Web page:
Jeff Turbine returns from work. He has been thinking about dinner for two hours now. Yesterday, a friend called and asked if she could give him a lot of asparagus. "I have way too much," she explains. Jeff accepted the offer without further questions. She had too much, he had none. What's to question?

Two things actually. One: given that he planned on steaming all three bushels (not even a third of his friend's unexplained supply), and putting it over risotto, when should he add the rice wine vinegar. Probably toward the end, right? Second question: Who the hell painted an enormous chicken, fire in its eyes, venom in its beak, bristling threateningly at a life size crowd of horrified onlookers on the front of his house? The chicken had one clawed foot perched on top of Jeff's front window, and its pose was more upright than might be imagined so that its head would fit between the two second-story windows. A large egg covered all but the corners of his door.

Jeff proceeds into his house, and finding the interior unchanged, makes himself dinner, checked his email and went to bed. The next day he goes to work and noticed the chicken again on his way out, but within a few days it is normal to him. People laugh and ask him about it all the time, and he generally answers in whatever way he finds simplest for the situation. As time passes, the origins of the chicken become blurrier in his mind. Maybe he did have something to do with it. Could it really be there if he didn't?

Reyes foresaw, not just the opportunity, but these aspects of Jeff Turbines character, via the character of his house. He does not do this out of mischievousness, malevolence or charity. He does it because it requires intense focus. It makes him responsible for others and himself. There's a big series against the Phillies coming up. He needs to be in the right state of mind.

As for his helpers, they return with Jose back to the tallest building in Brooklyn Heights, chirping excitedly. When Jose says goodbye and walks up to the seventh floor, they go down a floor and push open the door with a utilitarian 00 painted on it. To everyone else, they are the Mets ball boys and girls. To Jose Reyes, they are his aids in achieving a higher focus. To Jeffrey L. Turbine, they are the strangers who one day painted a giant menacing chicken on the house he will one day raise a family in. He now has actual memories of doing it himself. He teaches his children to question societal norms. Just like dad did when he painted the chicken. It's what makes his wife fall in love with him.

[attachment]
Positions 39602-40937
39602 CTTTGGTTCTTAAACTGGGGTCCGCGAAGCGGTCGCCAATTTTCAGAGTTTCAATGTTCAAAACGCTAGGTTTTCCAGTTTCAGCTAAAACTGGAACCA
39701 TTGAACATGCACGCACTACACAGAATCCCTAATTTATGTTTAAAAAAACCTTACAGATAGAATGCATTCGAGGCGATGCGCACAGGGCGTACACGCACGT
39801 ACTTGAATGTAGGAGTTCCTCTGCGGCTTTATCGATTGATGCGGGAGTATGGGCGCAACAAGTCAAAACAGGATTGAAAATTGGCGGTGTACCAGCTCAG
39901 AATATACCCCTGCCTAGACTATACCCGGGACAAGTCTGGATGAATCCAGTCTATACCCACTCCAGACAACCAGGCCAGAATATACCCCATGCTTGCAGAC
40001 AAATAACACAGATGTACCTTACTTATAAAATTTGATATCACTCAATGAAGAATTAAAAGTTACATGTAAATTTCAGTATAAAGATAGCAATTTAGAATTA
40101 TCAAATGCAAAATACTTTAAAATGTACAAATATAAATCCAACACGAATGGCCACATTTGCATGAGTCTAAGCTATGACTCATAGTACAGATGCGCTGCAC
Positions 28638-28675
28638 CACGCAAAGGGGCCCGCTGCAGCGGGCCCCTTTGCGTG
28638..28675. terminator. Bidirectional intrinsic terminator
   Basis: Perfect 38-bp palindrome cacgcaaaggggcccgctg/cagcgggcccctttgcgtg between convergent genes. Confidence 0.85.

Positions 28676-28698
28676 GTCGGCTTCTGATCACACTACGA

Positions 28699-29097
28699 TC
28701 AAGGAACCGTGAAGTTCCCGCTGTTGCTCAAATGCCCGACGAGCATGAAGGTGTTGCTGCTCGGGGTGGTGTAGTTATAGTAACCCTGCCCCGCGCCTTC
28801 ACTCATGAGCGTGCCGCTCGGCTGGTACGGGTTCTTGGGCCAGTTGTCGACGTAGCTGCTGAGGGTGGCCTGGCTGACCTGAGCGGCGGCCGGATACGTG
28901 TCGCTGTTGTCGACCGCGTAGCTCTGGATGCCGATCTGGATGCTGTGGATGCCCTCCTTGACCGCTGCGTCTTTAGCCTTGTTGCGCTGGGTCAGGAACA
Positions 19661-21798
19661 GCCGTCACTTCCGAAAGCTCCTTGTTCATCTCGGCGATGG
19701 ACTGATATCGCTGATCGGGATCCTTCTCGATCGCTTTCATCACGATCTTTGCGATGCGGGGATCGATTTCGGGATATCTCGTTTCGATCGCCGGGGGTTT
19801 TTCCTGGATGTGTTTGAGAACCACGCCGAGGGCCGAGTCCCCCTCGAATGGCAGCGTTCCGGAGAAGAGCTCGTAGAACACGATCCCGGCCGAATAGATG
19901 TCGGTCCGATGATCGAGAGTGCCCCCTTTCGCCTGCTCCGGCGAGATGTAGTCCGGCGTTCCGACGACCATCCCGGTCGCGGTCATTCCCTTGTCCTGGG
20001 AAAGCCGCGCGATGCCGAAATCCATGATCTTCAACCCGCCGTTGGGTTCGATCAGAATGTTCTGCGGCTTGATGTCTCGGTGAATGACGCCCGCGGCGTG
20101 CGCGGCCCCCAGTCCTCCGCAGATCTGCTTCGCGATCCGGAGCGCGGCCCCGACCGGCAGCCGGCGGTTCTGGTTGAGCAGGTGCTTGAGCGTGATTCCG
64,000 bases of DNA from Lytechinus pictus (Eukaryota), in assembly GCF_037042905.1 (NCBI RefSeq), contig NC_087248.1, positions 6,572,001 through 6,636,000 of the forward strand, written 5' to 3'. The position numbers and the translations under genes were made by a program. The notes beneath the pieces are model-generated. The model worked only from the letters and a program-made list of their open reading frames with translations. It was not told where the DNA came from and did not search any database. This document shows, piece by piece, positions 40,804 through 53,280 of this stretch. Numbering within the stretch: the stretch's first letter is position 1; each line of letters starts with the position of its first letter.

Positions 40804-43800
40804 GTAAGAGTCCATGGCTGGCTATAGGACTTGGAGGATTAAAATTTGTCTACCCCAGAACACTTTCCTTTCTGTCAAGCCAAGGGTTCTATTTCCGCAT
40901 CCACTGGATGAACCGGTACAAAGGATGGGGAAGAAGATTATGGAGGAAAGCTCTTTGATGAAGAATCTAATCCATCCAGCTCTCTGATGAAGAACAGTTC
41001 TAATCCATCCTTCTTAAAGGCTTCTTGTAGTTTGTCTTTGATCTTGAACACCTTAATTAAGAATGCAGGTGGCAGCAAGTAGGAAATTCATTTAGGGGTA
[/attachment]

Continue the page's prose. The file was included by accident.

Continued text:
"You've been moved to third in the lineup after being a leadoff guy for all these years. How does that affect your mental preparation?" Walter Elbow of Baseball Moonthly asks Reyes as they drive together to Philadelphia.

"Sometimes you want to be aggressive hitting third," Reyes counsels. "You start out subtle, just doing what you can to help the team, then BOOM! A giant chicken all over your house!"

Reyes often found he could speak openly about his travails because people tended to assume that they had misheard, or that this was an elaborate metaphor. Walter Elbow does neither, but despite the fact that he was driving the car, Reyes makes himself unimposing, barely noticed, and shortly after the drive finishes, Elbow is casually mentioning to others about how he drove in from New York by himself.